Are you part of a community making information available and accessible to others? It could be a national association for the healthcare industry, a Reddit group for gaming geeks or even the anonymous pages of Wikipedia. The key: you and a group of people are coming together to be productive and hopefully offer something to whatever at-large community you care about.
We’ve spent a lot of time thinking about who keeps a community growing and thriving: active members, volunteers, ambassadors. How do we attract and keep these top-notch community members? I would argue they’re already there, lurking amid general conversations or waiting for a new project or initiative to spark their interest, creativity, or passion.
How can you find and engage the community members who will pull together and crowdsource useful information? It doesn’t matter if you want to increase your discussions on one industry topic, help another organization with its education initiatives, or hope to affect some massive change on a global scale - we all need to start small.
Start with one event, one article or even one tiny question, like “Can you transcribe this for me?”
The Opportunity for Anyone to Help the Smithsonian
The Smithsonian started The Transcription Center in 2013, with one goal: to transcribe as many historical documents as possible, in order to improve digital documentation and accessibility. Volunteers sign up for individual projects ranging from photocopied plant specimens, personal diaries and details on space exploration. These volunteers are reading through and translating old documents individually, but their collective efforts make a big difference.
The Transcription Center has coordinated 5,883 volunteers to transcribe more than 150,000 pages from over 1,000 projects to date. A transcription volunteer can sign up to work on a project anonymously, or create a profile in the Transcription Center’s system. The best part? It’s all virtual - no matter where you are in the world, you can sign up to transcribe with the Smithsonian.
Crowdsourcing may be a trendy term, but it holds weight here - collecting individuals’ work is filled with potential for spreading knowledge, solving problems and accomplishing big goals. Now, more than ever, people are able to crowdsource their skills online for the greater good - it’s a collective volunteering effort. There are hordes of communities made up of volunteers ready to spread the good word - whatever those words may be.
Building Community with Your Own Volunteers
This transcription project started as a way to resolve a common issue in the digital world: we can scan as many documents as we want, but what if we can’t decipher them? But the project has gained momentum and grown into its own thriving volunteer community.
The Smithsonian’s project coordinator, Meghan Ferriter, detailed how collaborative groups have popped up on Facebook, Tumblr and within the online comment sections of many Smithsonian transcription projects. Ferriter delightfully refers to these amateur transcribers as “Volun-peers”, and uses volunteering best practices of recognizing and rewarding transcribers, including exclusive chats with curators and collections managers.
The Collective Power of Every Community Volunteer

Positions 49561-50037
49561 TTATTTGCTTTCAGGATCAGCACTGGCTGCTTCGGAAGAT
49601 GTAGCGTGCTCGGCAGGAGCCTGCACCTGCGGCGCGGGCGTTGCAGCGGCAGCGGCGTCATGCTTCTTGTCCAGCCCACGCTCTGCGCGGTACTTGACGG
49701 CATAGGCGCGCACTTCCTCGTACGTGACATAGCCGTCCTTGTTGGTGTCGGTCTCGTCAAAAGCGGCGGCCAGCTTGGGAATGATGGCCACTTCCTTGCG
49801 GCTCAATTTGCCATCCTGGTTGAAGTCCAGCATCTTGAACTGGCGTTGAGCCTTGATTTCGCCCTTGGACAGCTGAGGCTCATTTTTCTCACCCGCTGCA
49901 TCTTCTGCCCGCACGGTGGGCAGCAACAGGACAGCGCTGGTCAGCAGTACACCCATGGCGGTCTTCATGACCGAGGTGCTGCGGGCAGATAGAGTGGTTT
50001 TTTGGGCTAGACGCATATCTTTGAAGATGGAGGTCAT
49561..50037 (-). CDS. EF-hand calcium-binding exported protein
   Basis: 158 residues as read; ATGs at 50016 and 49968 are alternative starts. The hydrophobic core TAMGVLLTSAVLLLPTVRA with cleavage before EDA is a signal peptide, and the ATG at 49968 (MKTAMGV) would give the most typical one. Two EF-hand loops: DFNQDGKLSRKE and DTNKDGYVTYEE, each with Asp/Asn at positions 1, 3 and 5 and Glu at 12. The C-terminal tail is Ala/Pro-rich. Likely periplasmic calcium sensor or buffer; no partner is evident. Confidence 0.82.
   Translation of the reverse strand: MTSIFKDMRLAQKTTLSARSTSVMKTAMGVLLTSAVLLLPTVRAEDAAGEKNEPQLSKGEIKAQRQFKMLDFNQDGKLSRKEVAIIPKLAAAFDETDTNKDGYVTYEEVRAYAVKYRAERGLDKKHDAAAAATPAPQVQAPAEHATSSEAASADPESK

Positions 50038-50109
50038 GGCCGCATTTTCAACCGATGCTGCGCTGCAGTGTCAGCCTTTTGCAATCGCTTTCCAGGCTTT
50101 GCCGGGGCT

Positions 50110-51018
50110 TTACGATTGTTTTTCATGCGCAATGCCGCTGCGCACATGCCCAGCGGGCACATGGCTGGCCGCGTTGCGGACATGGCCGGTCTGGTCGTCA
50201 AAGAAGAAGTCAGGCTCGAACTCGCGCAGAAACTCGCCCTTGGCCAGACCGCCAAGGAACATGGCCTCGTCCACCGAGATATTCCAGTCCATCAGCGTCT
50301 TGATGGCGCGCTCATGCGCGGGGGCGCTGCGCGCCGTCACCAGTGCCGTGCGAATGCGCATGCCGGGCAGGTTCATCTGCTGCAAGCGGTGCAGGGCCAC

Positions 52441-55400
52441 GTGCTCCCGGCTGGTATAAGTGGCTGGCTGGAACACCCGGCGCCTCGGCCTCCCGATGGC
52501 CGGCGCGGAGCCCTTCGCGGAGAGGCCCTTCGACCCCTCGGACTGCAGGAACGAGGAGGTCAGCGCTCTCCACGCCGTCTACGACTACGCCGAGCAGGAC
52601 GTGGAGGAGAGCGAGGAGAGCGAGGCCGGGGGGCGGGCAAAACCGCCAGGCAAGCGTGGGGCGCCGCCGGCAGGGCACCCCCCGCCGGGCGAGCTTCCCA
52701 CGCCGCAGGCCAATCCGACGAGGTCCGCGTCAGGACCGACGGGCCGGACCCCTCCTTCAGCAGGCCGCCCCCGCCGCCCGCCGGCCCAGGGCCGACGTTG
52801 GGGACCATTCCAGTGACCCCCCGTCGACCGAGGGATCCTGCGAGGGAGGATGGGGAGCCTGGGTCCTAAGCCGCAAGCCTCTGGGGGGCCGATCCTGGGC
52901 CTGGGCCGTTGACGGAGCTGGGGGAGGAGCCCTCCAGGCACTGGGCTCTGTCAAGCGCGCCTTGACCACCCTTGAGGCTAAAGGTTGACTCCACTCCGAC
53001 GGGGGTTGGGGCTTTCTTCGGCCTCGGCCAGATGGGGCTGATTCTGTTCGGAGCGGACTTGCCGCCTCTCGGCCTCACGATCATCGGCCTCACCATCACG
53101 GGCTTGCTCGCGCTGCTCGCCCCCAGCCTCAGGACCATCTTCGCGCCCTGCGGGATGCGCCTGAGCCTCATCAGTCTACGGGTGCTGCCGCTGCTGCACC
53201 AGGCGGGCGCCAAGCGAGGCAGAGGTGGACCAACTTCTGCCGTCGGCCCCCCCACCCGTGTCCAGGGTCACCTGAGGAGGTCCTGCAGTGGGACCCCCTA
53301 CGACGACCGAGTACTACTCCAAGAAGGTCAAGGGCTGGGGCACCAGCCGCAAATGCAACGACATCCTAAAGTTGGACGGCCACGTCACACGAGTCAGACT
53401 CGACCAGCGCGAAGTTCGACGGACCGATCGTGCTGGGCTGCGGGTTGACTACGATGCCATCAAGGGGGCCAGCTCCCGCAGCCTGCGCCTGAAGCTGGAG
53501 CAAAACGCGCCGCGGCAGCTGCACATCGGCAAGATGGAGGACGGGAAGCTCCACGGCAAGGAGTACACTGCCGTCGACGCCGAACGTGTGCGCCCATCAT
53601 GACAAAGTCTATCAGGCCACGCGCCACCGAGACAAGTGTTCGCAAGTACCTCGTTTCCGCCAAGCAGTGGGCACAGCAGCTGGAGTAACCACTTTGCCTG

Between public information hubs like Wikipedia and national institutions like The Smithsonian, it’s clear community gets stuff done. So what can we, the everyday volunteers, accomplish on a smaller scale?
The Transcription Center’s volunteers may have been motivated by a multitude of extenuating factors (an interest in bugs or the moon, a desire to contribute to the Smithsonian, etc.), but you have a distinct advantage in your community - people are already coming together for a common interest. That’s a strong starting start! Take the preexisting desire to connect and help your community members band together even more.
Here are some quick tips to help community volunteers help you:
- Easy place to sign up. Don’t make it complicated for your volunteers to get involved. Keep sign-up front and center on your community, and make sure you’re detailing all aspects of the opportunity. Not everyone wants to spend their time transcribing old insect ledgers, which leads us to the next tip.
- Variety of tasks. How can your community be better? Circle back to discussions and resources your community keeps talking about or asking for - can you crowdsource some guest blogs? Should you be offering more in-person meet-ups? Organize potential opportunities and reach out.
- Intrinsic motivators. Transcribers for the Smithsonian aren’t getting paid or waiting on free gift cards for their work - the transcription is an inherent reward, as they see their progress for better digital documentation and learn more about a subject they’re interested in.
- A place to applaud and complain. Hopefully your community is already a space filled with honest, trustworthy conversation. But that doesn’t develop overnight - the Smithsonian transcribers started reaching out to one another and conversing in one place because they could all relate to one another, for support, camaraderie, and new ideas.
The advantage these online communities have - and what works for your community conversations and volunteer efforts already - often is their organic starts. They sprung up from common interests and pre-existing volunteering programs. Think about it: the entire vision for Duolingo started as a way for people to quickly and easily learn a new language, but it’s evolved. Now the platform is a community of volunteers translating articles on a global scale, while providing free, accessible language education. Your community can grow and evolve in new ways, too.
How will your online community create a surge in crowdsourcing?